(CN) — President Barack Obama recently signed a law to improve the Freedom of Information Act, but the Senate Judiciary Committee heard Tuesday that the all-time low for unfulfilled requests occurred just last year.
The committee chaired by Sen. Charles Grassley, R-Iowa, convened this morning to look at FOIA 50 years after its adoption by President Lyndon Johnson.
"Over time, the government has found waits of undermining FOIA," Johnson said. "We still find a culture of secrecy, in both Democratic and Republican administrations. The Obama administration set a new record in 2015 for failing to fulfill FOIA requests. And several of his top officials used personal email accounts to avoid having their communications on the public record."
Grassley's thinly veiled dig at former secretary of state Hillary Clinton came as the presumptive Democratic nominee for president rallied in New Hampshire with Sen. Bernie Sanders.
Republicans have been abuzz for the last week after the FBI recommended no charges against Clinton for her careless handling of classified State Department emails.
Though FBI Director James Comey saw no criminal intent, the State Department is conducting its own probe of the controversy.
Rick Blum, director of the Sunshine Institute, testified before the committee about the unacceptable length of time it takes for FOIA requestors to get a reply.
"Journalists who use FOIA have to anticipate doing something with the requested information months or even years down the line," Blum said.
With federal agencies facing more than 700,000 requests per year, FOIA lawsuits have increased 56 percent in the last 10 years. Many of these cases note that the requestor is still waiting on a response from the government.
The Sunshine Institute has documented hundreds of journalism articles based on FOIA information that forced government action.
Blum cited a journalist who requested the test results that showed armored vests being sent to soldiers in Iraq had failed ballistics tests. A day after the journalist called the government for comment, the vests were recalled.
David Cullier, an associate professor at University of Arizona School of Journalism, laid out the work still to do.
"FOIA has become a tool of secrecy," Cullier said. "Agencies are gaming the system, hiding information from the public, like information on unsafe drinking water, and unnecessary spending."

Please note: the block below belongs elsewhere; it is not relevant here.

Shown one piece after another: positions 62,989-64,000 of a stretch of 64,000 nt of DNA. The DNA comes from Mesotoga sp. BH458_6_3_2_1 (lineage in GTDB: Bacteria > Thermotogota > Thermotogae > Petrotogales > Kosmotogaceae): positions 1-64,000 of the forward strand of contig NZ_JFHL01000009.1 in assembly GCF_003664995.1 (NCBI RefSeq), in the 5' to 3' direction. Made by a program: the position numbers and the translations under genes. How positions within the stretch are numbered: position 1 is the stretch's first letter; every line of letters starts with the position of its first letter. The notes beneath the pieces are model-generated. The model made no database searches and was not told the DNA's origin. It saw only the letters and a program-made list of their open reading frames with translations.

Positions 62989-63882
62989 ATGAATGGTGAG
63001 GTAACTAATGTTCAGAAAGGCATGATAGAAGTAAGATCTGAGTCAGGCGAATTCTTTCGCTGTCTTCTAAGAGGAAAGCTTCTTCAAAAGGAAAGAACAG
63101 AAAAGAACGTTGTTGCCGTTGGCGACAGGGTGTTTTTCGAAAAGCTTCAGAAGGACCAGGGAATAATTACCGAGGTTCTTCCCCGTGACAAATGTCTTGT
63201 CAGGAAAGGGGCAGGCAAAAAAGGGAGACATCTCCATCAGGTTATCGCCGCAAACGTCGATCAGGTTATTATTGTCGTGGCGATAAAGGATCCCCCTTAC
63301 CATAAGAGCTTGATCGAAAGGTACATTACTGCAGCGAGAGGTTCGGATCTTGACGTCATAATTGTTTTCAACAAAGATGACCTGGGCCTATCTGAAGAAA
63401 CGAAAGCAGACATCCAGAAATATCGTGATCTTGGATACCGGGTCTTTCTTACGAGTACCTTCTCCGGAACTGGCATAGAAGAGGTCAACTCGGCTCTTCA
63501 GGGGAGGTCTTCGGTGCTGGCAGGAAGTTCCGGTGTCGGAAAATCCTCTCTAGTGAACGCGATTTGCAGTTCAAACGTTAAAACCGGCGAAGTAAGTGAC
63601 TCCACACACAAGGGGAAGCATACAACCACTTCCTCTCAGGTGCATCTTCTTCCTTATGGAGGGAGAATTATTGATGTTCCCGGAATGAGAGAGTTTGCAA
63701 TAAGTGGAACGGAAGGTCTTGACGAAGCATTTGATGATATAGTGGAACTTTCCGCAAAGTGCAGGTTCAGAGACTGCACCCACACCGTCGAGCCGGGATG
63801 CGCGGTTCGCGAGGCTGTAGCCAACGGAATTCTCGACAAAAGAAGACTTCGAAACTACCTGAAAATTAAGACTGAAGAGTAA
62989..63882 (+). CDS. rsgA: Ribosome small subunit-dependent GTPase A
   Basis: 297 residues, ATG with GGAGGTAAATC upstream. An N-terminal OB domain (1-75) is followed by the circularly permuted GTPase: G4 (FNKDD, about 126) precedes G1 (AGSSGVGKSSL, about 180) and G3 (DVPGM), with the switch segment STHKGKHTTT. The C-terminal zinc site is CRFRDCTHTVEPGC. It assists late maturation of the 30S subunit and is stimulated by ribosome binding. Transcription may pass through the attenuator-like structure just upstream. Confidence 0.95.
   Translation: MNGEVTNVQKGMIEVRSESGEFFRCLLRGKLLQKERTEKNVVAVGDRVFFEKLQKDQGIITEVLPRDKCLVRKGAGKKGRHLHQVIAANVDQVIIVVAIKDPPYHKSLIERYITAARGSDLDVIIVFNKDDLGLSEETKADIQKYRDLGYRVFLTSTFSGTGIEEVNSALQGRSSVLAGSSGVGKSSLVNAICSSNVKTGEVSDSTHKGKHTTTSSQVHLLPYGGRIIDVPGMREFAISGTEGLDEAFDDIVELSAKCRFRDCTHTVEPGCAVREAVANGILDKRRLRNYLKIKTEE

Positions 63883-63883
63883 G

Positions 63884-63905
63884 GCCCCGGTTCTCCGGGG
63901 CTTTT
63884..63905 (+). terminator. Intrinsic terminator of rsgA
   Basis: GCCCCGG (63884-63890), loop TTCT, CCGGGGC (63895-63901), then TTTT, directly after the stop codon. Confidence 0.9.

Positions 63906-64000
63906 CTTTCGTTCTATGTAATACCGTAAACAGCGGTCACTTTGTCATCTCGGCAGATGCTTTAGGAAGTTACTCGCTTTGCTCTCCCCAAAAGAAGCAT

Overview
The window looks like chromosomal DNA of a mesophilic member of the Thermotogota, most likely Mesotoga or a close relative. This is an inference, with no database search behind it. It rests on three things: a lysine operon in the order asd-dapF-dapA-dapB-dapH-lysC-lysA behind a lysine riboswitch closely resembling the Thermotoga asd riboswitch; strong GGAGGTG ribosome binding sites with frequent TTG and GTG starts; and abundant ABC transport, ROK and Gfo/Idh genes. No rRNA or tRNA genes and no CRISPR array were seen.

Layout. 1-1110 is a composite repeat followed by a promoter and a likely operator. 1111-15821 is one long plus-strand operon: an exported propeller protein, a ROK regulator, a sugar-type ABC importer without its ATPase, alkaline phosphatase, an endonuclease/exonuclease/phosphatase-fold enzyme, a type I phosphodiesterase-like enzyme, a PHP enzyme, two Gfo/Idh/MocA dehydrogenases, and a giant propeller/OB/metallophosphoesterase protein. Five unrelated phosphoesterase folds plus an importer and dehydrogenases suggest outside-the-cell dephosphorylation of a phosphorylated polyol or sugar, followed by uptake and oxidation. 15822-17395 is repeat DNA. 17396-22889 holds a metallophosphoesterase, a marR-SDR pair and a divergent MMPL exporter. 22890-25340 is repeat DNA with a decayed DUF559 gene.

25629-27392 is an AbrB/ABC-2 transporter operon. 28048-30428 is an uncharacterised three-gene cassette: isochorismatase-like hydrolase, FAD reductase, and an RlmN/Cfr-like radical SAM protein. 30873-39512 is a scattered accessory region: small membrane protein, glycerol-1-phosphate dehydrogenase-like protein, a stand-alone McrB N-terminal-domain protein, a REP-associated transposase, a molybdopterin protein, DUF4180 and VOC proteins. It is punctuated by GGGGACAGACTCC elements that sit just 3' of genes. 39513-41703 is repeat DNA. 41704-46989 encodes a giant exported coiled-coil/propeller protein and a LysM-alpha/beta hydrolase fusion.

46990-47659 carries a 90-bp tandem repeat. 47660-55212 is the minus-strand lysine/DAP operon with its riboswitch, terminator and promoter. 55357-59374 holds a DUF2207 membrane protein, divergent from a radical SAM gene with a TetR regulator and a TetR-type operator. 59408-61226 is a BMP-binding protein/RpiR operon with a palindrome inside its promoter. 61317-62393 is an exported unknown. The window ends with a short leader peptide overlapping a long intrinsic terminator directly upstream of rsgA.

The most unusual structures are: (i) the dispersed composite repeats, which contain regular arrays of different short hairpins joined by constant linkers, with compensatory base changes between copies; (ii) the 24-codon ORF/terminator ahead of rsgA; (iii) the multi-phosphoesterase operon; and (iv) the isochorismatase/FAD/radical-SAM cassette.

A onetime president of the Society of Professional Journalists, Cullier echoed Grassley's criticism of the current administration.
"The Obama administration has set new records on secrecy," Cullier said. "They are stamping 'No' more frequently, even as they process requests faster. Seventy-seven percent of the time, people are told 'No,' or that the government can't find it."
Cullier continued: "Let's make FOIA great again."
He urged the committee to add enforcement mechanisms for violations of the FOIA, citing states like Washington and Texas that impose sanctions for violations of public access laws.
"There should be penalties for violating the law otherwise it can be ignored without repercussion," Cullier said.
To improve accountability, President Obama signed the Freedom of Information Act Improvement Act of 2016 into law on June 30, 2016.
The law places a 25-year sunset on FOIA's deliberative-process exemption, and requires the government to create a central FOIA website for requestors to submit their request and track its progress.
It also strengthens the independence of the Office of Government Information Services that serves as a liaison between requestors and agencies.
Law professor Margaret Kwoka told the committee blamed the long delays in getting a FOIA response largely on the use of the FOIA by commercial requestors — companies that index federal documents and resell them at considerable profit.
"The news media make up a tiny percentage of requestors," Kwoka said. "The bulk of requestors are commercial requestors, whose use of the law was unanticipated. Commercial requests promote private interests, not the public. Via FOIA requests, businesses seek information about their competitors, lawyers about their clients, and companies complete due-diligence requirements."
An assistant professor at the University of Denver, Kwoka noted the thousands of requests that the Food and Drug Administration receives for facility-inspection records.
These create a huge workload for the agency, but the FDA could pre-empt the need for processing these requests individually if the documents were made public automatically.
"Affirmative disclosure would pre-empt the need for the private profit-seeking industry," which she described as "clogging" the system, Kwoka said.
Blum added: "The private entities are doing what the government should be doing it — indexing it, making it searchable."
Miriam Nisbet, former director of the Office of Government Information Services, called Obama's new law a good step to increasing FOIA compliance.
She lauded the legislative mandate requiring agencies to use an online portal such as FOIA Online, which will allow agencies to track their backlog.
Nisbet also noted that the increased independence of the FOIA ombudsman will allow the OGIS to submit recommendations to Congress without first getting agency approval — which in the past resulted in sometimes tense negotiations with agencies seeking to water down their disclosure requirements.
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